Dark Shadows

Tired blood


Being a Tim Burton movie, the new Dark Shadows is an exercise in the sort of gothic fantabula with which the director's fans are familiar—perhaps, by now, overly so. It is also the eighth Burton film to star Johnny Depp. This has often been a good thing in the past: Depp's natural star power is concentrated, in the manner of Harrison Ford, by his rather narrow range, and he's an immensely likable performer. Here, though, his trademark charm can't fully animate a movie that, much like the 1999 Sleepy Hollow, tends to wander about in search of a purpose.  

The story has been cleanly distilled by Burton vet John August and screenwriter Seth Grahame-Smith from more than 1200 episodes of the supernatural soap opera that ran on ABC from 1966 to 1971, and lumbered around in syndication for many years thereafter. But the script's attempted condensation of this meandering tale is frustrated by the necessity of making room for nine lead characters (10, if you count Alice Cooper, who's brought in for a party sequence to perform his old "Ballad of Dwight Fry" as accompaniment to a shuddery flashback.)

The movie begins with a rich helping of backstory, in which we see that young Barnabas Collins (Depp), scion of a prosperous fish-canning family in 18th century Maine, was turned into a vampire by a jealous servant girl named Angelique (Eva Green), who was enraged by his rejection of her in favor of a dreamy young woman named Josette (Bella Heathcote). Angelique was secretly a witch, and after engineering Josette's suicide, she saw to it that Barnabas, now an accursed bloodsucker, was buried alive (or undead) in a chained coffin for the next nearly 200 years.

Leaping ahead to 1972, we see Barnabas accidently freed from his subterranean confinement by a construction-crew bulldozer. Disoriented after his long nap, he makes his way to Collinwood, the old family manse, now fallen into disrepair along with the family business, which has been eclipsed by a rival fish cannery run by the immortal Angelique, still on the scene. Barnabas presents himself to the current generation of Collinses: matriarch Elizabeth (Michelle Pfeiffer); her sullen teenage daughter Carolyn (Chloë Grace Moretz); Elizabeth's wastrel brother Roger (Jonny Lee Miller); his neglected son David (Gulliver McGrath); and a live-in psychiatrist named Julia (Helena Bonham Carter), who's been treating the troubled David. There's also a new governess named Victoria (Heathcote again), who strongly resembles the long-gone Josette; a shabby family retainer named Willie (Jackie Earle Haley); and an old woman, Mrs. Johnson (Ray Shirley), whose function within the ensemble is minimal.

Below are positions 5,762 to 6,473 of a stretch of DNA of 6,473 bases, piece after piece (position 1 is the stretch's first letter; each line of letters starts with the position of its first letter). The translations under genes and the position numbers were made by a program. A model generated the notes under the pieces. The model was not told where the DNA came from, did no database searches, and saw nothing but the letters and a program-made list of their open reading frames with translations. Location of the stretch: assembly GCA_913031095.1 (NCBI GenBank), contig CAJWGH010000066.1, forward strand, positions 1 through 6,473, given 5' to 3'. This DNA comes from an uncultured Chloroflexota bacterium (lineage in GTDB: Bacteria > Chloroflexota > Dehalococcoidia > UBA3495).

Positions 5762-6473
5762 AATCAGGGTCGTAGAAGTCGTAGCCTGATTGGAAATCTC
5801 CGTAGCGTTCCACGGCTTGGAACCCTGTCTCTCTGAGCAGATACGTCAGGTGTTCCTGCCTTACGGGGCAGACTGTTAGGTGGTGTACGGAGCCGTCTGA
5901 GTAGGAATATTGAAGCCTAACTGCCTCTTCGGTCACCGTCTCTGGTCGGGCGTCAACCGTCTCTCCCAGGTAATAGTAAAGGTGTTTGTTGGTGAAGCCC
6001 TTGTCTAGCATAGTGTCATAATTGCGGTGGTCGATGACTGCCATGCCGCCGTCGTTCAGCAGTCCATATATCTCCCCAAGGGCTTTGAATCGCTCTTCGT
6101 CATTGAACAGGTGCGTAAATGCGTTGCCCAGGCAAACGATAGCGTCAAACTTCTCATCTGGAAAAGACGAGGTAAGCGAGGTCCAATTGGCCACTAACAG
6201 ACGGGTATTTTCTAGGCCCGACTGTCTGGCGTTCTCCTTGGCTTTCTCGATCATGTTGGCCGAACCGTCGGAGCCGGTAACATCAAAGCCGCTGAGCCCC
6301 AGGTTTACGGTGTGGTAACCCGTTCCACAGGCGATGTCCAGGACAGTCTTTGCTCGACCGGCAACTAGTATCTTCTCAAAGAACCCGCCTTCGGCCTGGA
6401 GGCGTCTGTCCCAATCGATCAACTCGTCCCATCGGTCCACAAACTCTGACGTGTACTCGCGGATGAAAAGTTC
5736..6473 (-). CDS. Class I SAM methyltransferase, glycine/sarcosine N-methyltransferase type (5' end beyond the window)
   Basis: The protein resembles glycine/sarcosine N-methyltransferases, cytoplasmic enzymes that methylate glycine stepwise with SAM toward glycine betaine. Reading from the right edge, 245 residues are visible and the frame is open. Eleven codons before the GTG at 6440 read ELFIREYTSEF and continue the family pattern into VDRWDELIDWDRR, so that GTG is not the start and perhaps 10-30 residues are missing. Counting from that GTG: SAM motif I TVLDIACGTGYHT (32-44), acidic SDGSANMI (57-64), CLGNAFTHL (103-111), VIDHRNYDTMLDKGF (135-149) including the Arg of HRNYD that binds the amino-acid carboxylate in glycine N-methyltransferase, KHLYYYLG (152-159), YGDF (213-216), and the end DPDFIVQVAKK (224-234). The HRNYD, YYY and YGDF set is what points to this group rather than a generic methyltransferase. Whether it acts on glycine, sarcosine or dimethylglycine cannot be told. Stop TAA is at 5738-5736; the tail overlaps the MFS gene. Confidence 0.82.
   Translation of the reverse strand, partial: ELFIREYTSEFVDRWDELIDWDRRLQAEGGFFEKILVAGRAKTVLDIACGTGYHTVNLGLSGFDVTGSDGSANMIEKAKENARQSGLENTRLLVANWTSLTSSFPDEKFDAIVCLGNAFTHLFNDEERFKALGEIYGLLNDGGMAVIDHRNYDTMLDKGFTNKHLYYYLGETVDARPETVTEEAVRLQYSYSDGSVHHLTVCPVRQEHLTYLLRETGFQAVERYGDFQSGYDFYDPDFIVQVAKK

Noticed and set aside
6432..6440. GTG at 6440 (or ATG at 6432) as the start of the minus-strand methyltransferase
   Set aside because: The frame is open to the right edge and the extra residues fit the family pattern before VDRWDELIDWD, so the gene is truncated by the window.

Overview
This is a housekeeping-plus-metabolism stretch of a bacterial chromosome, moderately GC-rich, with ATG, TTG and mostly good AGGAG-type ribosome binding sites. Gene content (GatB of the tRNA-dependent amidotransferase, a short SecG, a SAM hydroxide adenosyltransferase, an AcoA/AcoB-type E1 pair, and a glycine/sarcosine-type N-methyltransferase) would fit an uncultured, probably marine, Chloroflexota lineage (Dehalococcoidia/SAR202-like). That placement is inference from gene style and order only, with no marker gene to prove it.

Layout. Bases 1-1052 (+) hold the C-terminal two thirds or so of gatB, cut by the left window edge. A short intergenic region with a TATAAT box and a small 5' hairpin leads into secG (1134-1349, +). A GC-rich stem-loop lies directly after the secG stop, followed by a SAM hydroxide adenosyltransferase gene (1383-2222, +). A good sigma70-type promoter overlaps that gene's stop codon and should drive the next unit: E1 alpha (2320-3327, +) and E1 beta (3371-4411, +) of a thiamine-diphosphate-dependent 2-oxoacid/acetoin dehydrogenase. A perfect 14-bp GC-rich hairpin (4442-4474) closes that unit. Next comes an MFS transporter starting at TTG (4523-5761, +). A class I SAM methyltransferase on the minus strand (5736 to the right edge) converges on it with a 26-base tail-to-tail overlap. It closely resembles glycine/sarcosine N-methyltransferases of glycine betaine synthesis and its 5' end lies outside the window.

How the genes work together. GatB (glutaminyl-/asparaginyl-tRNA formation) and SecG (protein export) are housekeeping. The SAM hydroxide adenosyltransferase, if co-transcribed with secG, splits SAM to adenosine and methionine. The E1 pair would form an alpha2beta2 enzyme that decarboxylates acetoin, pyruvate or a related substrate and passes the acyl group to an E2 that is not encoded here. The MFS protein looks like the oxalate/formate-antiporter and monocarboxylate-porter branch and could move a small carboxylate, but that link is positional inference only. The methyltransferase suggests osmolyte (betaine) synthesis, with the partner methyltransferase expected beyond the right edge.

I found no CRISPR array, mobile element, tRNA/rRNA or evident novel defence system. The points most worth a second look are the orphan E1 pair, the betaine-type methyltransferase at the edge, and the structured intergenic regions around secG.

After adjusting to Barnabas' eccentric manner and appearance—his plaster-white face, blood-red lips, alarming talons, and seriously out-of-date clothing—the family accepts his offer to return as head of the household and restore the clan to its former prominence. Naturally, the vicious Angelique has no intention of allowing this to happen.

All of the usual Burton signifiers are on display here: the obsessive art design (grandly paneled rooms, hidden chambers, nooks and crannies beyond number) and sometimes glorious digital wonderments (leaden skies heavy with clouds, a magnificently craggy wind-swept cliff). And there are some extraordinary scenes, especially a wild seduction that has Barnabas and Angelique flying around a room and rolling across the ceiling in carnal abandon. There's fond '70s japery throughout, and some snappy dialogue, too. (When Barnabas suggests a departure via the only form of transport he knows, Elizabeth replies, "We don't have horses—we have a Chevy.")

But Depp's intentionally mannered presence—which draws as much from the classic Nosferatu as it does from Jonathan Frid's original incarnation of Barnabas on TV—leeches energy from the proceedings, which are already cluttered by the script's anxious need to provide bits of business for each of the many characters. The other actors are admirably committed to the material (Pfeiffer and Carter are particularly funny, and Green smolders with a memorable intensity); but they overmatch the sluggish story. What might have seemed campy fun in a cheapjack TV series is crushed under the weight of a big-budget Hollywood production. Despite the requisite splatterings of blood, the movie is in no way scary. It feels drained.    

Kurt Loder is a writer living in New York. His third book, a collection of film reviews called The Good, the Bad and the Godawful, is now available. Follow him on Twitter at kurt_loder.